Incarnation (Term)

In Christian theology, the Incarnation refers to the doctrine that the second Person of the Trinity, the Son of God, assumed human nature and became man in the person of Jesus Christ, fully God and fully man, two natures united in one person without division, confusion, mixture, or change. This central tenet is foundational to Christian faith, as it affirms that Jesus Christ is both true God, co-eternal and consubstantial with the Father and the Holy Spirit, and true man, born of the Virgin Mary.

The Incarnation is celebrated and emphasized particularly in the events of the Annunciation and Nativity, as recounted in the Gospels of Matthew and Luke. Theologically, it is expounded upon in the writings of the early Church Fathers and was definitively articulated at the Council of Chalcedon in 451 AD, which declared that Jesus is to be acknowledged in two natures, “without confusion, without change, without division, without separation.”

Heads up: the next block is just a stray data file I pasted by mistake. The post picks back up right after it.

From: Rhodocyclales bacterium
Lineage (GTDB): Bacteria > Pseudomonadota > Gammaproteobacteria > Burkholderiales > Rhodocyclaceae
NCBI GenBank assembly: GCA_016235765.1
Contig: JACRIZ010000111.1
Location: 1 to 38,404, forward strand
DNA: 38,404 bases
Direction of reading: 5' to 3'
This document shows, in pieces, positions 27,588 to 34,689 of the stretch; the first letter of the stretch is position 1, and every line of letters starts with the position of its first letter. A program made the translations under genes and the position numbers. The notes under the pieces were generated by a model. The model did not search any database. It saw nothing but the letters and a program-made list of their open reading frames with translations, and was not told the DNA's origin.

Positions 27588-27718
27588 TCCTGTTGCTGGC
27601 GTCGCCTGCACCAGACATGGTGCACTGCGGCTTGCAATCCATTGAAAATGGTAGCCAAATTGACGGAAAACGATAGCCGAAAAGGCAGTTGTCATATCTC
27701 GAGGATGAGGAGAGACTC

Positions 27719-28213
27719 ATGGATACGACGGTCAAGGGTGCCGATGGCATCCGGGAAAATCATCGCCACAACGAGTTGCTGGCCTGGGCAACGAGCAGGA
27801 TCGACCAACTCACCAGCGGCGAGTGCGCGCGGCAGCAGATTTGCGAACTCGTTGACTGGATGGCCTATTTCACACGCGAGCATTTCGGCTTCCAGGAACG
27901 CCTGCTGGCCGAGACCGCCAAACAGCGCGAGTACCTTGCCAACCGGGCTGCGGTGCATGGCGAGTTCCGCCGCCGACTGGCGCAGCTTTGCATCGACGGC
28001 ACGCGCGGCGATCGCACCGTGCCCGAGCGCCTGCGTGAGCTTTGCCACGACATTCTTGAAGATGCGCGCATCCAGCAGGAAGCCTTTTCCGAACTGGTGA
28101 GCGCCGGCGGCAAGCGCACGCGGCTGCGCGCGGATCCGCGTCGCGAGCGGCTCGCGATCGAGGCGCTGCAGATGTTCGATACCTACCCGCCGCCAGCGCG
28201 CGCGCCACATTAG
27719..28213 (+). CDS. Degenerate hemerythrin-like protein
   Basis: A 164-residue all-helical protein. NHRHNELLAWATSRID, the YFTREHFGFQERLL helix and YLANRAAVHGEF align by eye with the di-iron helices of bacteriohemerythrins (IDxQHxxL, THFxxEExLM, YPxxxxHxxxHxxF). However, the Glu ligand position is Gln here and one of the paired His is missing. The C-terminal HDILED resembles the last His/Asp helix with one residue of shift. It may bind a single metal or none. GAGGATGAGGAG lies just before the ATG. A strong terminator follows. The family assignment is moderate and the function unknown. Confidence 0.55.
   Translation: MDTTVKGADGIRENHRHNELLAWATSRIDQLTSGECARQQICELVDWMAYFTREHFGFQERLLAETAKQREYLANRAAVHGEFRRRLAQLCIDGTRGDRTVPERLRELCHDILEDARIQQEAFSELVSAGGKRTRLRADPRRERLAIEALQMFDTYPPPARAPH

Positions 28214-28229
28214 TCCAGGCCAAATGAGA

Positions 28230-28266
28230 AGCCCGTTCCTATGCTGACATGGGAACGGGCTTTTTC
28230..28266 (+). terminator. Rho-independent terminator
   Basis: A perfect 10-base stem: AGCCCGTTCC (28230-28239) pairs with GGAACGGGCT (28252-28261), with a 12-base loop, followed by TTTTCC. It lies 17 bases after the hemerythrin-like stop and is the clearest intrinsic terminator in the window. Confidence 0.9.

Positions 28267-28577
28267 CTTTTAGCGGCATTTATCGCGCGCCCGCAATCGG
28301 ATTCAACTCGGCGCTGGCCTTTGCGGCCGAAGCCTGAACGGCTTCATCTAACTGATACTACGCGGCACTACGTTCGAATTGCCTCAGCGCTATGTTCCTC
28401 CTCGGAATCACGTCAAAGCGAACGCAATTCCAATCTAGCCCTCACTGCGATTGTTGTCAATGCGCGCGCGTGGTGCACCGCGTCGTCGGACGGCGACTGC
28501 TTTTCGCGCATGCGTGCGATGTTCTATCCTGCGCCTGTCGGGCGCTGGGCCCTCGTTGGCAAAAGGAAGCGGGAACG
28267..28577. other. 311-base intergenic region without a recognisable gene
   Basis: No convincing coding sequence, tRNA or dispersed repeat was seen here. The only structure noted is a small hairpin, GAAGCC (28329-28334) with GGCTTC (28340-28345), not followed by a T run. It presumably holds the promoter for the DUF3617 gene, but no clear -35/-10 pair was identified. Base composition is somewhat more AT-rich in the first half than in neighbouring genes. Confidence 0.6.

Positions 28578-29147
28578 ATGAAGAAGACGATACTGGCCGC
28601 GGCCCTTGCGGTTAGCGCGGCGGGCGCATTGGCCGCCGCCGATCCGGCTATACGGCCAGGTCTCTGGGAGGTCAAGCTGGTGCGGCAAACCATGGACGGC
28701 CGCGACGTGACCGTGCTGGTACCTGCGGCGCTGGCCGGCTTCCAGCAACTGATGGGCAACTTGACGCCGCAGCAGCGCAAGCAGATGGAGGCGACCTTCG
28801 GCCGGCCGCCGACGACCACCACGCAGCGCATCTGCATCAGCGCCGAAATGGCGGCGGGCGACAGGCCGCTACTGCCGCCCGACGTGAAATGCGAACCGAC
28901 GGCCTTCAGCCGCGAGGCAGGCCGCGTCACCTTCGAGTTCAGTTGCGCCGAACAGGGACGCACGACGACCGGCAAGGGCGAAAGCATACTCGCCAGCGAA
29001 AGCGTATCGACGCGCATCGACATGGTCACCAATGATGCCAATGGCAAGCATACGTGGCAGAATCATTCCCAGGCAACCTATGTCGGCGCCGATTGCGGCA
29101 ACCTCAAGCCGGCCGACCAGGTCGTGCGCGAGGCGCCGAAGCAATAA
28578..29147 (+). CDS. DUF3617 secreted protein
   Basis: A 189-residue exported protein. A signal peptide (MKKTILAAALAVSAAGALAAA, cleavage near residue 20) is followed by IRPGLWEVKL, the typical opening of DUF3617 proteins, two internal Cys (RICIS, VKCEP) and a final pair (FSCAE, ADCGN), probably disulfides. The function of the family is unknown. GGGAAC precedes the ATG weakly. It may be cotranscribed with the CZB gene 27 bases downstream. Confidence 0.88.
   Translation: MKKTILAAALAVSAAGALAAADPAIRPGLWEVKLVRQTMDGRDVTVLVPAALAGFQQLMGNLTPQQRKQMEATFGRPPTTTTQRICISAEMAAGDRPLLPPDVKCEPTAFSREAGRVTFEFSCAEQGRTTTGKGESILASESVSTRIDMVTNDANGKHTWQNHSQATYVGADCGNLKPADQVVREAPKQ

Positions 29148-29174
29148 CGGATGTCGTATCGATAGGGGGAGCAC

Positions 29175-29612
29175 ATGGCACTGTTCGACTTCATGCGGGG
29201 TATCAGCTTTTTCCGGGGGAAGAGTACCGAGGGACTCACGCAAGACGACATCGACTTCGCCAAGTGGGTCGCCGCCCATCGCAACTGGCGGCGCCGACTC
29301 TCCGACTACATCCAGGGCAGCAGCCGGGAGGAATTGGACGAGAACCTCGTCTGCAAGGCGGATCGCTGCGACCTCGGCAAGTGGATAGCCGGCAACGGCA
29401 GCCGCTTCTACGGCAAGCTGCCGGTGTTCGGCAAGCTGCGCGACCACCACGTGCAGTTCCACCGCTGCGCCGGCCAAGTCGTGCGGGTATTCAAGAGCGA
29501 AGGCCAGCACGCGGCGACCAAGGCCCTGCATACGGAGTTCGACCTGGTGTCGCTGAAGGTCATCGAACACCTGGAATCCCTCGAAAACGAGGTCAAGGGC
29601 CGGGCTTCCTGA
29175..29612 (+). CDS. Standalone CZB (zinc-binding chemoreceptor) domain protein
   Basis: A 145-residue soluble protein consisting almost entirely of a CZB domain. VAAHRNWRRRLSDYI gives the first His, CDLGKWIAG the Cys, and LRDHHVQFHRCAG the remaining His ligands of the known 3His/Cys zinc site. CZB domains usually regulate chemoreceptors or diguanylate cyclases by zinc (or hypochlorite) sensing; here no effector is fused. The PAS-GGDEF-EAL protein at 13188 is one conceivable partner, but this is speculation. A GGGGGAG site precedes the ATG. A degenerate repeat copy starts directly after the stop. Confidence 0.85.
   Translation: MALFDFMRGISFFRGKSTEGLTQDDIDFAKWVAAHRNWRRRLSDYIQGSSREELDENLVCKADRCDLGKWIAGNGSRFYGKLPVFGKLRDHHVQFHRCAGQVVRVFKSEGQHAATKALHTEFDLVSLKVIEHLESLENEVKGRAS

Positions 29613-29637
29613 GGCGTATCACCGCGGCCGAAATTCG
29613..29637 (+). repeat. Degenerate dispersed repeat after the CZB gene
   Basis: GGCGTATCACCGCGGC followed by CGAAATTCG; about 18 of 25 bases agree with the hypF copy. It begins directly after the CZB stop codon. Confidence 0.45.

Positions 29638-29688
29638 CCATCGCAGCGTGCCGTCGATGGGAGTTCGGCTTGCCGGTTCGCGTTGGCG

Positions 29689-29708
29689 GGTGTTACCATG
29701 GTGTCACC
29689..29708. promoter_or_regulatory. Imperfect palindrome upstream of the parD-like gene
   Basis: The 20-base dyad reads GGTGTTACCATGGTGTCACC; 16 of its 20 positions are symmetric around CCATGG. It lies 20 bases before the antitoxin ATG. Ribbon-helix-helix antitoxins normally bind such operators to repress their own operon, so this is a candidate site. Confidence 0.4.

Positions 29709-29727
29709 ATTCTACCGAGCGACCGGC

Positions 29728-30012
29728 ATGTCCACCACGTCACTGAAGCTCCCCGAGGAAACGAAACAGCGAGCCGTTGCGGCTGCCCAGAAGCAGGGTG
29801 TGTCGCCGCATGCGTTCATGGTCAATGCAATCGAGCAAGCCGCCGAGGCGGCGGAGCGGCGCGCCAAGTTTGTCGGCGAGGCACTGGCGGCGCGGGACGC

This doctrine underscores the unique and profound belief that God entered into human history in a tangible way to redeem humanity from sin and death, making possible a restored relationship with God. It highlights the love and humility of God, who “emptied himself, taking the form of a servant” (Philippians 2:7), to bring about salvation through His life, death, and resurrection.